Still Life With Chickens was going to be a co-writing venture with my Lovely Wife. She came up with the title and the concept, and I suspect she envisioned a situation where she would roam the study reeling off dialogue and scenes while I sat dutifully at the keyboard and typed everything in.
Because I love my wife dearly and I value our marriage, I worked on the play in secret for two years, and presented the script to her — crediting her appropriately, of course — as a fait accompli.
I acknowledge my fellow longlistees, in particular Maraea Rakuraku for kindly accepting this award on my behalf.
Thanks to Creative New Zealand for its support in getting the first draft to the finish line.
Thanks to Playmarket: Murray, Salesi, Kirsty, Allison — and before Allison, Stuart Hoar — for their tireless work in developing, supporting and hustling for New Zealand playwrights.
Thank you to the Adam aiga for these awards.
And thank you to my Lovely Wife who believes in me more than I do.
Sometimes I’ll get to an early stage of developing a project and I’ll stop.
It’s not writer’s block, or a gap in character, story and/or background knowledge. You likely already know that at Fortress Mamea, writer’s block is never an issue, the characters write themselves, story is always a cakewalk, and I never let ignorance and incuriosity get in the way of a first draft.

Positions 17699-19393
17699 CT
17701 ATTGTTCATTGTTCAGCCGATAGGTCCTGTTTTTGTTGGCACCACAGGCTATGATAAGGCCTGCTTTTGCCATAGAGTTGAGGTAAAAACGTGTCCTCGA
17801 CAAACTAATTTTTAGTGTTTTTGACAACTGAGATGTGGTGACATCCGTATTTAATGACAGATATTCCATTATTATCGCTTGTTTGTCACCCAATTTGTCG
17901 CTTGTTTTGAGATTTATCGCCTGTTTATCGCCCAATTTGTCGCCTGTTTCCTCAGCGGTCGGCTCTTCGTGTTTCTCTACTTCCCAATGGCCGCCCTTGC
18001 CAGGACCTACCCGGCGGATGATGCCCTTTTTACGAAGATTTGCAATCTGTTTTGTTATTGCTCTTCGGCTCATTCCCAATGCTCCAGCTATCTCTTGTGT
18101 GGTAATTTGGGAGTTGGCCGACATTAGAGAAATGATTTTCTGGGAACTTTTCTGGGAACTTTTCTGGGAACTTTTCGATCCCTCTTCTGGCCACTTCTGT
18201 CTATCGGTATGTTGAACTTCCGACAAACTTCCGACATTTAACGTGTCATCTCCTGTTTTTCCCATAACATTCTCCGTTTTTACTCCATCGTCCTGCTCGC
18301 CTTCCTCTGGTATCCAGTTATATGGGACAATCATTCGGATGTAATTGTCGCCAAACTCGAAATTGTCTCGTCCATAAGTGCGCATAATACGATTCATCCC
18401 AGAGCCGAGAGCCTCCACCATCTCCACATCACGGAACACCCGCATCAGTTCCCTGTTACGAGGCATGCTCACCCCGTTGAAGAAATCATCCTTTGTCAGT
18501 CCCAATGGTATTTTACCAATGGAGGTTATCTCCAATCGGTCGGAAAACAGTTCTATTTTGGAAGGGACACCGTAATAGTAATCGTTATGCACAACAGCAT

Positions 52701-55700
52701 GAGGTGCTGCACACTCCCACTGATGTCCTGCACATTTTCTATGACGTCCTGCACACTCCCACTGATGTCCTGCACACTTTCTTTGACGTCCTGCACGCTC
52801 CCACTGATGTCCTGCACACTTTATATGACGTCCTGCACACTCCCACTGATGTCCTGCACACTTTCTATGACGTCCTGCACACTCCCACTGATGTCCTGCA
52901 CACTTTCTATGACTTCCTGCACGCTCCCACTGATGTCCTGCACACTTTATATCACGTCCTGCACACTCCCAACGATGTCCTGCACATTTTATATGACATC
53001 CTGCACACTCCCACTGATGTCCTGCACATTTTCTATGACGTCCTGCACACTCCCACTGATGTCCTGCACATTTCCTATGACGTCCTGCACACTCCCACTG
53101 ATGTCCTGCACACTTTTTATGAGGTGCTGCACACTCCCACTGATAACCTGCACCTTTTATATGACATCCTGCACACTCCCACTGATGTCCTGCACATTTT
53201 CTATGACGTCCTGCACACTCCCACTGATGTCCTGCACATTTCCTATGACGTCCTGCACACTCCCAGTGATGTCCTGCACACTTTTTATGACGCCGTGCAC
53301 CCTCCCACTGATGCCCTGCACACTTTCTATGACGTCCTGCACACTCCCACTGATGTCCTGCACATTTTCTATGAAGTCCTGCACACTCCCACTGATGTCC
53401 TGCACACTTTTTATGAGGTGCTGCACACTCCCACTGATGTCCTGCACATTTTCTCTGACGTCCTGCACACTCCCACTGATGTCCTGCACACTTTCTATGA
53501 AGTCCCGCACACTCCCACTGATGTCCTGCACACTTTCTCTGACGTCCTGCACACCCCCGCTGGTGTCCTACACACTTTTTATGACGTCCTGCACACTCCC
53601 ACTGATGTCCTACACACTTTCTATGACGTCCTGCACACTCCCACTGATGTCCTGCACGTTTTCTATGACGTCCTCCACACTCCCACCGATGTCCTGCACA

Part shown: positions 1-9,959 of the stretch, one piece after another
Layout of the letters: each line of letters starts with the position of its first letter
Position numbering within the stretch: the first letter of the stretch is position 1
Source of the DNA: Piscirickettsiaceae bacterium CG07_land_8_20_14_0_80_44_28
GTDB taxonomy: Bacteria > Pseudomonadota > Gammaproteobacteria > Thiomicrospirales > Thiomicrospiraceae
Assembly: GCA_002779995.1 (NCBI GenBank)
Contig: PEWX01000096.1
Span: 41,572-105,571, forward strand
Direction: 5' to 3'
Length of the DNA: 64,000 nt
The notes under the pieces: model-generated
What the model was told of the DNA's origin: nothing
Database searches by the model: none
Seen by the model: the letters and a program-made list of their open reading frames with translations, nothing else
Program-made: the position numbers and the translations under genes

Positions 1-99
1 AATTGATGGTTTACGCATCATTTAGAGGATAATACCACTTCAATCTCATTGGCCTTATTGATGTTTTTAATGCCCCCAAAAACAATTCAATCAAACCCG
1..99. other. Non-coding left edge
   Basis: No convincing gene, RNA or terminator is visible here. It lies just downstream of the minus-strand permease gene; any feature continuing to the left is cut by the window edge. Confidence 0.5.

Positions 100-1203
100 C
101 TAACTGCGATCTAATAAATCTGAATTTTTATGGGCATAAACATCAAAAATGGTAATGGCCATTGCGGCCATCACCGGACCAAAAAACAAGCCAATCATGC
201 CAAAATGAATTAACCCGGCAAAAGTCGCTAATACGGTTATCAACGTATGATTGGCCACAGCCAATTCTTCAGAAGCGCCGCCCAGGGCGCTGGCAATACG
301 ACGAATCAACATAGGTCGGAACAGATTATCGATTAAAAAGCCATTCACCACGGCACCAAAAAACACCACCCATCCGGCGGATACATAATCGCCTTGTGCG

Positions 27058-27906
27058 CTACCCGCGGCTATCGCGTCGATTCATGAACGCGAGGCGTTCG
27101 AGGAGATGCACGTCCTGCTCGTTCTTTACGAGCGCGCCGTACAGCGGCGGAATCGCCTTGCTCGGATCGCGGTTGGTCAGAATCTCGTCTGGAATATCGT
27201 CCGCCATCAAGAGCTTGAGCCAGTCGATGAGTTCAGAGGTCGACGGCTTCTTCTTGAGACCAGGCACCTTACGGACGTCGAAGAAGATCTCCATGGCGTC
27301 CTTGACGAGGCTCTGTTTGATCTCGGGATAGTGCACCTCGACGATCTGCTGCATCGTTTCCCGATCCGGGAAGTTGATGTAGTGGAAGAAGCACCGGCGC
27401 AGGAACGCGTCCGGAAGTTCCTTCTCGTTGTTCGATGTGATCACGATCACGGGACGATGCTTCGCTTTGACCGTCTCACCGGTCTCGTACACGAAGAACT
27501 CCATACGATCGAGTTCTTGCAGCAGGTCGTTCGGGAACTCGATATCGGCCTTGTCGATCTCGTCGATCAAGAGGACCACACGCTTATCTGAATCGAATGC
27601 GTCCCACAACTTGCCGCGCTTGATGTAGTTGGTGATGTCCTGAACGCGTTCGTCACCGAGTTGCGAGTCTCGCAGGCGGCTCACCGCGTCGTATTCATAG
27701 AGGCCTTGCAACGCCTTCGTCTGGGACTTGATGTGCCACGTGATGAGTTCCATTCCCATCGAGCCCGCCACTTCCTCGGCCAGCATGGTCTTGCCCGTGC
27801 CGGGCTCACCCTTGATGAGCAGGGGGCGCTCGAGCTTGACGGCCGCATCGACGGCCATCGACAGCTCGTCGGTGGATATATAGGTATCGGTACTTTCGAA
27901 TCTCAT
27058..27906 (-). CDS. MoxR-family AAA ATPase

I used to think it was a crisis of confidence — What the hell am I doing, thinking I can write? — but what it really is is a crisis of permission: Who the hell gave me the permission to write about [SOMETHING POTENTIALLY FAINTLY/REMOTELY CONTROVERSIAL]?
With Kingswood, a love play to my friends and our misspent youth, the question of permissions were sidestepped by accident: the acts of writing and development (and rushing to meet deadlines) meant that actual-event-inspired truths quickly gave way to more dramatically efficient emotional truths. At this point in time, I would have no hesitation in comping my friends to a production.
As for Still Life With Chickens, basing it on my mother’s adventures with poultry gave rise to concerns about my excavation of Mamea family history. I don’t actually recall a crisis of permission. And when I wrote the first dozen or so pages in a blur of creativity and read them back, I found I’d repeated what I’d done with Kingswood at some subconscious level: dramatic emotional truth trumped the source material.
Those are terrible examples, aren’t they? I was rescued by circumstance and dumb (creative) luck, respectively.
So. There’s another project I’ve added to my development slate: it’s an all-female four-hander period piece.
Who the hell do I think I am to write four female characters?
I don’t know but I’m not going to let that stop me.
Postscript: In looking up earlier thoughts on writing female characters, I found something I posted a few years back. Sometimes, I just surprise myself.
Sharp-eyed (and long-suffering) readers of this blog may have put lua and two together to know that I’m working on a new play called Still Life With Chickens. It’s about an elderly Samoan woman who reluctantly adopts a barnevelder chicken and learns that there’s more to her sunset years than waiting for death.
I don’t usually announce projects in development but since Creative New Zealand has kindly provided a grant (and I’m a week behind on feeding this blog), I thought, What’s the harm in putting pressure on myself by announcing a work-in-progress that I’ll probably be asked about ad nauseum?